The video above is a recording of the speeches at a funeral for my mother who died at around 10.15 am on Sunday 7th June.
Sadly she was far gone – not with it for several years. As her mind gradually failed her, even when she didn’t really know what was going on, her eyes would light up when she saw me across the room when I’d come to visit her at John Flynn house. Until the last year or so when she showed no sign of knowing who I was. So it was a strange business going to see her. What did I think I was doing there? I haven’t answered that question, but then the more important the questions are, the harder they are to answer.
In any event it all worked out as well as it could. We were told of her impending demise a few days before she died and I was able to go to Canberra and say my goodbyes the day before she died. David and his daughter Emma happened to be there visiting her at the time. She stopped breathing several times for a fair while – as she had when I’d visited her the previous day – before starting up breathing a few minutes later. Then she stopped again for ten minutes and there was no pulse. Very peaceful which is a relief. A very good death at least in the last little bit of it. But quite strange for the grievers. In my mind she’s really been gone for several years now.
My sister in law Jenny created the lovely tribute to her below, with just the right music (much better than my maudlin choice!) And beneath the fold is the written text of David’s and then my speech (I deviated a little from the text from time to time). Thanks also to my oldest friend John Chandler for being MC.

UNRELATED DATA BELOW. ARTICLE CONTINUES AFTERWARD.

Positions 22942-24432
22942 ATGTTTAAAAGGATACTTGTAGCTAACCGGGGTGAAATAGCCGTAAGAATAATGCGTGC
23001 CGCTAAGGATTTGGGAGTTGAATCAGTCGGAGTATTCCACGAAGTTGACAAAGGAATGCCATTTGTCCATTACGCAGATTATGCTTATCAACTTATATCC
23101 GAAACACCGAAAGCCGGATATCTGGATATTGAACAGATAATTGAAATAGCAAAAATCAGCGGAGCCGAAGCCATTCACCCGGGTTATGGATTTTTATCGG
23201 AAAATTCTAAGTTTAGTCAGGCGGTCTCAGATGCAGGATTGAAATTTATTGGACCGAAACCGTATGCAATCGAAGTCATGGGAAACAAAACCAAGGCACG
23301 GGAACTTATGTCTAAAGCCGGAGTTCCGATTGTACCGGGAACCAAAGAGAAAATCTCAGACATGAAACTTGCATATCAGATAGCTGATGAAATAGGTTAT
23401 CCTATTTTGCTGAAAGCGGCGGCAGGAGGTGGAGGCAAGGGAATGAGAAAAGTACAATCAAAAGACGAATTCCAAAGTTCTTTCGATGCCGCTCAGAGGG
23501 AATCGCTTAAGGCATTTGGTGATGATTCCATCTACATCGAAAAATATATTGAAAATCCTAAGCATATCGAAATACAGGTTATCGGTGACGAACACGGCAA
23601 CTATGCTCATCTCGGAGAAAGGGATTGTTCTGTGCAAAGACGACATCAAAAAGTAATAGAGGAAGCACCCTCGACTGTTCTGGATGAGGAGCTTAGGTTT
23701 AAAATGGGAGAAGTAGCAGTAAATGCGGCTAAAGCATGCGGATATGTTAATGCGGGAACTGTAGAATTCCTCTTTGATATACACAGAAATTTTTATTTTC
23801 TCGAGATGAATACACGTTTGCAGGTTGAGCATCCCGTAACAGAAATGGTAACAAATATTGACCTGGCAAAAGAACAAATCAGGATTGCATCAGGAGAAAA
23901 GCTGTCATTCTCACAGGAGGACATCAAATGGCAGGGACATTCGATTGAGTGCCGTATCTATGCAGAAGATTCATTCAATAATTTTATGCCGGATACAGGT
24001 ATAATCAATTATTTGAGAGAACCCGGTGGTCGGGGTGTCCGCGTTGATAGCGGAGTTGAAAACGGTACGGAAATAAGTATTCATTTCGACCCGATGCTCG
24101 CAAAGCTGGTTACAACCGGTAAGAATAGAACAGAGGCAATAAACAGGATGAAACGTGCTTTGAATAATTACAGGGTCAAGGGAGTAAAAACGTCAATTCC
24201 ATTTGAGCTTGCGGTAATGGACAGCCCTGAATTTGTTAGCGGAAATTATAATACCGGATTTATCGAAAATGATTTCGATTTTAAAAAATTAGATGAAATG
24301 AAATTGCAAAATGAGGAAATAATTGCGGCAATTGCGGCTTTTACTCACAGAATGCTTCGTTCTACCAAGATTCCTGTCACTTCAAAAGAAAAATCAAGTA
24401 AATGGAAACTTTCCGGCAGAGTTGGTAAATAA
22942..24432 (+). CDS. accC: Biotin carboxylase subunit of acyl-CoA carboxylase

Text of David Gruen’s speech
It’s lovely to see so many of you here to celebrate the life of my mother.
The onset of Mum’s dementia a few years ago gradually stole her away from us all. She became almost unrecognisable, not physically of course, but mentally. Yes, there were mannerisms that were obviously hers, and sometimes flashes of her old self. But they became less frequent. I think she recognised me until quite near the end, but that was about it.
On the brighter side, I don’t think she suffered. She always seemed quite cheerful, even when I had no idea what she was talking about. And of course, it wasn’t all grim. I remember visiting her with Jessica about three years ago. After Mum acknowledged me, as Jessica walked into the room, I said to Mum: You know who this is? Mum looked up, and exclaimed, in her distinctively dismissive tone: Yes of course. She’s the Prime Minister.
Jessica was understandably taken aback! An aspiration perhaps.
Over the past few years, I have thought many times how important it was not to let the more recent experiences dim the memories of all the wonderful times we had with Mum over the long sweep of her life. From what I saw, her’s was a life well lived.
Let me take the opportunity to reflect on some of the important aspects of her life as they were manifest to me. Let me start not with her childhood, about which I don’t have particular insights, but with her decision to marry Fred. That was brave.
Fred was a Jewish refugee from the other side of the world, fresh from 18 months internment in a prison camp in Hay. He was definitely not the catch Mum’s family had in mind. But her choice was an inspired one. Although many members of her family – including her father – remained horrified by what she had done, Ann’s mother quickly came to a different conclusion: “I think you’ve picked a winner, dear” she opined.
Despite Dad’s protestations that Ann should not expect their marriage to last long – his father was a poor role model in this regard – it lasted for 50 years; until Dad’s death 17 years ago.